Designs Design right Design right gives you free automatic protection for the internal or external shape or configuration of an original design. Design right allows you to stop anyone from copying the shape or configuration of the product, but does not give you protection for any of the 2-dimensional aspects, for example patterns.
Designs Design right You can protect 2-dimensional designs using copyright or registered designs.copyrightregistered designs Design right lasts either 10 years after the first marketing of products that use the design or 15 years after creation of the design, whichever is earlier. For the first 5 years you can stop anyone from copying the design. For the rest of the time the design is subject to a license of right. This means that anyone is entitled to a licence to make and sell products copying the design. Your design right will only give you protection in the United Kingdom
Designs What is copyright? Copyright protects creative or artistic works. You should only copy or use a copyrighted work with the copyright owner's permission. Copyright protects: literature, including novels, instruction manuals, computer programs, song lyrics, newspaper articles, website content and some types of database drama, including dance or mime music art, including paintings, engravings, photographs, sculptures, collages, architecture, technical drawings, diagrams, maps and logos layouts used to publish a work, for a book recordings of a work, including sound and film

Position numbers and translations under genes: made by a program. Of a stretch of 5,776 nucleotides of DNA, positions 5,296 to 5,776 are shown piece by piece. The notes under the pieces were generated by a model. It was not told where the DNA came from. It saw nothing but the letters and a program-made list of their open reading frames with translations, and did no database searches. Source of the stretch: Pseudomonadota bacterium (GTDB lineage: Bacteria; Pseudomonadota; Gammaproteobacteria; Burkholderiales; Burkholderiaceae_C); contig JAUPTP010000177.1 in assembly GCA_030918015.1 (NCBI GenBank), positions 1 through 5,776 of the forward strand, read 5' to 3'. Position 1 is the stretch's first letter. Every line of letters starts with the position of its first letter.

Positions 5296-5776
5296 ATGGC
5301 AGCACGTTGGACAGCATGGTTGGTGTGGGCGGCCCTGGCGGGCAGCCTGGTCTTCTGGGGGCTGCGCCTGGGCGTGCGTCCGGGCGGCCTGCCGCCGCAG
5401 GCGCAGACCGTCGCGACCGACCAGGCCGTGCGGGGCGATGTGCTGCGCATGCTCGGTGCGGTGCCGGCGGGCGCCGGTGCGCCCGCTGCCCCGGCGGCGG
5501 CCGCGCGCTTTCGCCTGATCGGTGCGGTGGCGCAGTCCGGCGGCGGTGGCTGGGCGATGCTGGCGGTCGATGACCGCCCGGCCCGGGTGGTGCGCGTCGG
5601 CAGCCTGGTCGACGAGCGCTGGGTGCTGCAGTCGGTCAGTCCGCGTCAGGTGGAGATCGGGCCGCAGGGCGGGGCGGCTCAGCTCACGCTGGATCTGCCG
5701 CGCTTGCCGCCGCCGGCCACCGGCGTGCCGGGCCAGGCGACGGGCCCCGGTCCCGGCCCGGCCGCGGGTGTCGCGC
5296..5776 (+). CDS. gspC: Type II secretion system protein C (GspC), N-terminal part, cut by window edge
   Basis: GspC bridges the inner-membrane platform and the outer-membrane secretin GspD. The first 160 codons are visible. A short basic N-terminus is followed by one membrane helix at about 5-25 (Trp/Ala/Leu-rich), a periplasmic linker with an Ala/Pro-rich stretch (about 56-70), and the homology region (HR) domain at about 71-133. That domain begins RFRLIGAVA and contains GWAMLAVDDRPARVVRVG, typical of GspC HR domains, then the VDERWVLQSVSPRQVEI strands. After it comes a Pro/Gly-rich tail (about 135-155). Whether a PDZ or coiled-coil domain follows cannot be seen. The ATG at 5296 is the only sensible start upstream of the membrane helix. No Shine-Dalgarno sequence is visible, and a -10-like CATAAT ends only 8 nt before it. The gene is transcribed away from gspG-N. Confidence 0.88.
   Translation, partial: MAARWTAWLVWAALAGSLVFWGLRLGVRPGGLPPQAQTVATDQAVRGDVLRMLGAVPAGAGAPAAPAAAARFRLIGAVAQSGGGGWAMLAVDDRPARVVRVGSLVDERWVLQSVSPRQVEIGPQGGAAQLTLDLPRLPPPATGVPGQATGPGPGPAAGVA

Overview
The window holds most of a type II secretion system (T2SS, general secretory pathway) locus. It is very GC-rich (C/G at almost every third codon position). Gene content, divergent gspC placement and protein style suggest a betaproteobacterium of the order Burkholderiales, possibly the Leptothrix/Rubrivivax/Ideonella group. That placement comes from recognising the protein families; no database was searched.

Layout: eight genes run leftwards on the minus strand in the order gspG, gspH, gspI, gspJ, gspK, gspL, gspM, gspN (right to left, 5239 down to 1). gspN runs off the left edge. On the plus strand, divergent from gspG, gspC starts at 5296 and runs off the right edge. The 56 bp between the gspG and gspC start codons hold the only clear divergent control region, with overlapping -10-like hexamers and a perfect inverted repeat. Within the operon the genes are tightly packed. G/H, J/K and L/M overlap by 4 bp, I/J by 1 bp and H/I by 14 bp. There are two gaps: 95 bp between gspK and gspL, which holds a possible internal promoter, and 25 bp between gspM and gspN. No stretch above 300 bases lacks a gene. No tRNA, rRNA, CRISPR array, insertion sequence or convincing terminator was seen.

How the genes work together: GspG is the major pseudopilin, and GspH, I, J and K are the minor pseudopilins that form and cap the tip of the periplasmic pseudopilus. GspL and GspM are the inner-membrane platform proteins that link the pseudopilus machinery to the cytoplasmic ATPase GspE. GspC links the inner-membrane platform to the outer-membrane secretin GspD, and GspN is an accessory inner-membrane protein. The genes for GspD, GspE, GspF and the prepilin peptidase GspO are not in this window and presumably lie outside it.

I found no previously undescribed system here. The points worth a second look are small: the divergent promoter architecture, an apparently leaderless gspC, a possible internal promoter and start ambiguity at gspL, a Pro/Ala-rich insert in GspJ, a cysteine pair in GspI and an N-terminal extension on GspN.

Designs broadcasts of a work Copyright applies to any medium. This means that you must not reproduce copyright protected work in another medium without permission. This includes, publishing photographs on the internet, making a sound recording of a book, and so on. Copyright does not protect ideas for a work. However, when an idea is fixed, for example in writing, copyright automatically protects it. This means that you do not have to apply for copyright.
Designs A copyright protected work can have more than one copyright, or another intellectual property right, connected to it. For example, an album of music can have separate copyrights for individual songs, sound recordings, artwork, and so on, whilst, copyright protects the artwork of your logo, but you could also register the logo as a trade mark.
Trade Marks What is a trade mark? A trade mark protects any sign or symbol that allows your customers to tell you apart from your competitors. You can register a name, logo, slogan, domain name, shape, colour or sound. To be registered, a trade mark must be: distinctive for the goods and services you apply for not similar or identical to any earlier marks for the same or similar goods and services
Trade Marks What is a trade mark? not deceptive, or contrary to law or morality. If your trade mark meets these requirements, you may want to consider applying for a registered trade mark.applying for a registered trade mark Your trade mark does not have to be registered but an unregistered mark will rely on the common law of passing off.passing off If you have a registered trade mark, you must renew it every 10 years to keep it in force.